Another thing that soon becomes apparent in the churches of Lalibela is how much of a challenge it is to enter the churches. At times, the high stairs and dark tunnels seem like no less than an obstacle course. Things were even more difficult before. I've seen older images around the areas which now have wooden stairs. People used to have to climb ropes to get there.
St George church, like some of the others was made from a single stone. It was the last of the churches in Lalibela that the king built and hence is considered to be the finest. It is the only church with a drainage system on the roof. My mandatory guide repeated a few times "You can appreciate how smart the king was to have built something like that so long ago."
Pilgrims flocked to St George all day. Some prayed facing the church, others took rest while enjoying this architectural marvel.
While in Lalibela I stayed most of my days at an acquaintance's place - a local house with no shower or toilet. It was a little rough, but nothing in comparison to the conditions the pilgrims lived. Most just slept outside, in the cold, under the open sky. The food was basic, mostly types of grains and beans.
It's not only the churches, but the streets (if you can call them that) of Lalibela which provide great photo opportunities. With the constant flow of people one is never short of subjects. In the image above, I thought that the woman had a bit of a divine look to her (with the backlight) so I couldn't resist making a few frames.
One thing that really stands out in Lalibela, even during such busy time of the year as Christmas is the lack of motorized traffic. Donkeys, mules and horses seem to be the go, if not them, then people carry goods using their own muscle power.
I took a few photos at the Baptism pool at St. Mary's church. This was one wacky place. At first, I was told that infertile women came to take a dip in the holy water (very foul looking) so that they could conceive. Later I saw men coming here too and figured that perhaps they have the same issue. At one stage I saw a mentally ill boy thrown into the very same pool and figured that the water is believed to have powers to cure anything.
The sight of people being dipped in the pool is disturbing or funny, depending how you look at it. It appears that most of the folks entering the pool had no idea how to swim, so they made the most awkward of faces and desperately gasped for air. The crowd cheered on, occasionally breaking into laughter, when someone would make a particularly "funny" face.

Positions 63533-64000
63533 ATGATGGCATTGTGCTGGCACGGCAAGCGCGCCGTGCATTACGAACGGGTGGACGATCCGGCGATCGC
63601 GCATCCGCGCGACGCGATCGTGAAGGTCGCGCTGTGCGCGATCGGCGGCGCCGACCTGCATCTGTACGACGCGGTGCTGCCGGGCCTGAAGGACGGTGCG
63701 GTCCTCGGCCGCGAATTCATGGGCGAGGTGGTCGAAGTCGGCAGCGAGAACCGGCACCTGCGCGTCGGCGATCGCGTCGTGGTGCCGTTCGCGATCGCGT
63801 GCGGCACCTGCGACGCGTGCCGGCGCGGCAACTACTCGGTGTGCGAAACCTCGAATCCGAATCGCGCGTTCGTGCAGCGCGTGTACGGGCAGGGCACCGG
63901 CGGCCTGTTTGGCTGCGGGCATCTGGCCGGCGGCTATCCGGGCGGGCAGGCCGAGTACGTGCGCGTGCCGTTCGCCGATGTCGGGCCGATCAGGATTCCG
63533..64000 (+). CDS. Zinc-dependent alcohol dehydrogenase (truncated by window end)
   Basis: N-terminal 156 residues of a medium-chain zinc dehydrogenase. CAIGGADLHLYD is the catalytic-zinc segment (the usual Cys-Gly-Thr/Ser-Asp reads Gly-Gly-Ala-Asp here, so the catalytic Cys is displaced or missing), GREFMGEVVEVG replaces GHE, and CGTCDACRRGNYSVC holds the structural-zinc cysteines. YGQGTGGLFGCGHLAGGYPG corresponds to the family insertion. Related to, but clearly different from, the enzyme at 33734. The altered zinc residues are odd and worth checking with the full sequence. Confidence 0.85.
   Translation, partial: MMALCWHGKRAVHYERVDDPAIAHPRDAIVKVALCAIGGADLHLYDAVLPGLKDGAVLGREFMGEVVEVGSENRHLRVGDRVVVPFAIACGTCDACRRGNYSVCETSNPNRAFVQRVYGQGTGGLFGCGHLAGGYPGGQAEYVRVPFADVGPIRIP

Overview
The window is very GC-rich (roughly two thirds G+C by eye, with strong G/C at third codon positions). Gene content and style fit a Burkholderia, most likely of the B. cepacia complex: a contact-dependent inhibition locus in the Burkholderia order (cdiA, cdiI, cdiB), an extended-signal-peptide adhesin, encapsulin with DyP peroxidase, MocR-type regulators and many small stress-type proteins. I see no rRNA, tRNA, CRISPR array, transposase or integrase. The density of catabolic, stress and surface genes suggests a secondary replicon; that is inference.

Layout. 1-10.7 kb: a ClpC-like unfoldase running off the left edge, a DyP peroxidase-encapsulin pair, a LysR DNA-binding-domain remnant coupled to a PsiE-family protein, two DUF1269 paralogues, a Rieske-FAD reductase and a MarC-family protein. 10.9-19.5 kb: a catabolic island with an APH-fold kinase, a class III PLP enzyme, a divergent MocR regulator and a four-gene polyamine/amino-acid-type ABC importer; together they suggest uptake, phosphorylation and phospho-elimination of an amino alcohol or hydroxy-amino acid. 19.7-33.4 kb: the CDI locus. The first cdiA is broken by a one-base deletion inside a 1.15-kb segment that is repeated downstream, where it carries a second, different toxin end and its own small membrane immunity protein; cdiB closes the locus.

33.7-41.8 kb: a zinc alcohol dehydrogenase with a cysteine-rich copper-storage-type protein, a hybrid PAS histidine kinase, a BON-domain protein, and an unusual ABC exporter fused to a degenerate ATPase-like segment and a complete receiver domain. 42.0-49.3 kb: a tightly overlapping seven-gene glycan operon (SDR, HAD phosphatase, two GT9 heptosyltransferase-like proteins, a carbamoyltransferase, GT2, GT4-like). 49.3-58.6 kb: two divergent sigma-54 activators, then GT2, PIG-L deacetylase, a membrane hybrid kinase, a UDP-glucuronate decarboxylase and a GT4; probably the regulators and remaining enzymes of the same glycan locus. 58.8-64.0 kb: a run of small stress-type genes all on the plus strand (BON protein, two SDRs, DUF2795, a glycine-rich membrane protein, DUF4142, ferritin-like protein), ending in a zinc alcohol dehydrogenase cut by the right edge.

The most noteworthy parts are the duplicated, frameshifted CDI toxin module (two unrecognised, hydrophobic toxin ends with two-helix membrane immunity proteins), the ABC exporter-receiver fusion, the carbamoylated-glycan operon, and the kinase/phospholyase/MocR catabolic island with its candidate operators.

During the eve of the celebration my acquaintance helped me get about as close as one could be to the "action". The problem was that being so close didn't actually allow me to show the scope of the celebration. I took a few photos of the deacons chatting as things were getting ready and moved on.
After some fairly monotonous chants the clergy would occasionally break into a more exciting rhythm, a priest would come out with candles in his hand, dramatic drumming and chanting ensued and continued as he walked around the church and blessed the devotees.
The whole church compound was full. It was hard to move anywhere. I ended up getting a spot on a rather small column. It provided me with great views from above, but was not the best place to sit. It seemed that I could only fit half a but-cheek onto it, especially every time after I got up to take a shot, as my local neighbour would "steal" some of my space. Nevertheless, it is in this place that I saw that Ethiopians are very accommodating and quiete hospitable, since the "neighbour" actually gave up half of the space for me in the first place.
The big deal about the ceremony for me visually, besides the procession was the lighting of candles, which was meant to be done by everybody simultaneously. Some people began lighting them early. I thought that was that, photographed it and went to sleep after a very exhausting evening. I was told later that the mass lighting of candles only happened around two hours after I left.
Even though I wasn't there when everyone lit their candles their was still enough people doing so to make things visually interesting. People lit candles outside the church as well as everywhere in the vicinity.
The reason I wanted to go to sleep was so that I could have enough energy to photograph the events the next morning. Another procession was to take place. The clergy lined up along the top of the walls of the church compound, performed a ritual dance and showed the devotees some sacred icons.
As you can see from the image above, the crowds got rather insane by this stage. Again, I must note how accommodating the Ethiopians are towards foreigners. I managed to again get one of the best spots despite having left in the middle of the night
A mad rush begins as the ceremony ends. I am really quite surprised that there were no casualties during the celebration. I guess it's a combination of people being civil enough and the security knowing what they were doing.
I realize that this has turned into one long, photo-filled blog post. I guess that kinda makes up for my lack of blogging over the past few months.
I am now in a place called Bahir Dar, in a hotel by lake Tanna, the biggest lake in Ethiopia. I plan to visit some of the lake monasteries that this region is famous for and might discover something else along the way.
That's (finally) all for this post. No idea when the next one will be.